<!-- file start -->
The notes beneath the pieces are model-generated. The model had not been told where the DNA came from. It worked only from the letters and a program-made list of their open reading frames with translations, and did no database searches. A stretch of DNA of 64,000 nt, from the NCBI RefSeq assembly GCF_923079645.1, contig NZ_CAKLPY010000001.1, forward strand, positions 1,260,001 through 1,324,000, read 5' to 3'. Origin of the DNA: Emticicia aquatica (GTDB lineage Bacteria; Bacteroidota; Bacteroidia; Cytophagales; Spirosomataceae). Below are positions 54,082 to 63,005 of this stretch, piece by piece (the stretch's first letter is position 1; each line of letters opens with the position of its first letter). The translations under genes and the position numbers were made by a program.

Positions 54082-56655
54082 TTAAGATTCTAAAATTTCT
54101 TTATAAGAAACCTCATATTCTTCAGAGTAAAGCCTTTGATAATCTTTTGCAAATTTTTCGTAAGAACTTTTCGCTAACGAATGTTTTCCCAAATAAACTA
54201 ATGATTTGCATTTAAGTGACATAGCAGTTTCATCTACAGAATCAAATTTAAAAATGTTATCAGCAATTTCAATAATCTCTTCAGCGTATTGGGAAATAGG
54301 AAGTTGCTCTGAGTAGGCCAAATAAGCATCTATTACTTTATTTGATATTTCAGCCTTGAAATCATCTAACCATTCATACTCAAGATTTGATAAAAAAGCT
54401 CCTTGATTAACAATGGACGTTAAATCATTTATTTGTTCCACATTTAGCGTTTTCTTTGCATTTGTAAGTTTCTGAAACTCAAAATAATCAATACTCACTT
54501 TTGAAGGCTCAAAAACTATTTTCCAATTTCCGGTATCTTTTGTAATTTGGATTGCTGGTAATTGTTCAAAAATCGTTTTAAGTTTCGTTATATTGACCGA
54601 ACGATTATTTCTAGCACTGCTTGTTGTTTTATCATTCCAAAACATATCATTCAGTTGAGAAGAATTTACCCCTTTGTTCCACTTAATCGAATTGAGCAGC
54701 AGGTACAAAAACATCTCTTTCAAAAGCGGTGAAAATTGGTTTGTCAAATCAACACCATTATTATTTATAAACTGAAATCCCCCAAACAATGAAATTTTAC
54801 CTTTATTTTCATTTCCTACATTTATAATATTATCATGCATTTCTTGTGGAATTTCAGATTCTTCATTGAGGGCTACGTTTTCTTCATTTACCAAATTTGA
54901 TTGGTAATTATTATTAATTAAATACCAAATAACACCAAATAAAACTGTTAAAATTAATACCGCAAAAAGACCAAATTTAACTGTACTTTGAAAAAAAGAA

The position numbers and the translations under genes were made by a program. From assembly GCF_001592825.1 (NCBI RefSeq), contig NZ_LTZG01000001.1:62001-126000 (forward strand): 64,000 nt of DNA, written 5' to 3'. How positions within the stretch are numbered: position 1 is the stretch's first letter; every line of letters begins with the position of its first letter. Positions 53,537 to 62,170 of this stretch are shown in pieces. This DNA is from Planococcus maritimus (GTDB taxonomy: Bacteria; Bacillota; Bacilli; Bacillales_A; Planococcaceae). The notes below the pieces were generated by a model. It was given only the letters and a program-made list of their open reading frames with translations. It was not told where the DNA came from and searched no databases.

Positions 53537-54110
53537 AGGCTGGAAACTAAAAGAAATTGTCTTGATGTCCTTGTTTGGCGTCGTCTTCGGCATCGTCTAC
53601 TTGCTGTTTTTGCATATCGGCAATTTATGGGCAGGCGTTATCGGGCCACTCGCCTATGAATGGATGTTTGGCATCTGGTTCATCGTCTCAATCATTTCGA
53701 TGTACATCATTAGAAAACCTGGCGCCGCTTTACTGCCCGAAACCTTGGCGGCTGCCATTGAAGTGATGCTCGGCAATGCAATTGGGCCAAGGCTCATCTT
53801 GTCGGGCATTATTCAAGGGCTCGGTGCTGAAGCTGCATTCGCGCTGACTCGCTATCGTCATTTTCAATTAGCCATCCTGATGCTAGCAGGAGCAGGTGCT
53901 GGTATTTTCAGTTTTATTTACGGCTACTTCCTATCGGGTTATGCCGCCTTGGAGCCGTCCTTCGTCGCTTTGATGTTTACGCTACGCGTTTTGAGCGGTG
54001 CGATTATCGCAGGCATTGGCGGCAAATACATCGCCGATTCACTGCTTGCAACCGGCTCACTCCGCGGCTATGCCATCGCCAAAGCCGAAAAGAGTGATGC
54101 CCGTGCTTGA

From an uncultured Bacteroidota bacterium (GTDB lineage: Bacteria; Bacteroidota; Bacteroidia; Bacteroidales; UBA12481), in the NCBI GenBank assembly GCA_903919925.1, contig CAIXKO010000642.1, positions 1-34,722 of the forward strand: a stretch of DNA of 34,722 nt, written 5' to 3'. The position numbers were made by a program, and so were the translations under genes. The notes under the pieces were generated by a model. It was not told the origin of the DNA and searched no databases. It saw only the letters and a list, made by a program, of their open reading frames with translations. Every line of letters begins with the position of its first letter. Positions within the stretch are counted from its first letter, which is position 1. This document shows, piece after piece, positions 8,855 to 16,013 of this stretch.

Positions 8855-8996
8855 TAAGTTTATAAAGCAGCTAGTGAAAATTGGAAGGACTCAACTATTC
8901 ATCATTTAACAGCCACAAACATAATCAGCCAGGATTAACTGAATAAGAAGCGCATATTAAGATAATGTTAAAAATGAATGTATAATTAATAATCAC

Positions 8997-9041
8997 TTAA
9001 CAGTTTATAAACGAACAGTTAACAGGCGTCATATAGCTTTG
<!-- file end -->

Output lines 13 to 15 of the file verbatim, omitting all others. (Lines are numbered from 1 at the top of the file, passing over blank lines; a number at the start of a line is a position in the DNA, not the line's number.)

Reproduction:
The position numbers and the translations under genes were made by a program. From assembly GCF_001592825.1 (NCBI RefSeq), contig NZ_LTZG01000001.1:62001-126000 (forward strand): 64,000 nt of DNA, written 5' to 3'. How positions within the stretch are numbered: position 1 is the stretch's first letter; every line of letters begins with the position of its first letter. Positions 53,537 to 62,170 of this stretch are shown in pieces. This DNA is from Planococcus maritimus (GTDB taxonomy: Bacteria; Bacillota; Bacilli; Bacillales_A; Planococcaceae). The notes below the pieces were generated by a model. It was given only the letters and a program-made list of their open reading frames with translations. It was not told where the DNA came from and searched no databases.

Positions 53537-54110
53537 AGGCTGGAAACTAAAAGAAATTGTCTTGATGTCCTTGTTTGGCGTCGTCTTCGGCATCGTCTAC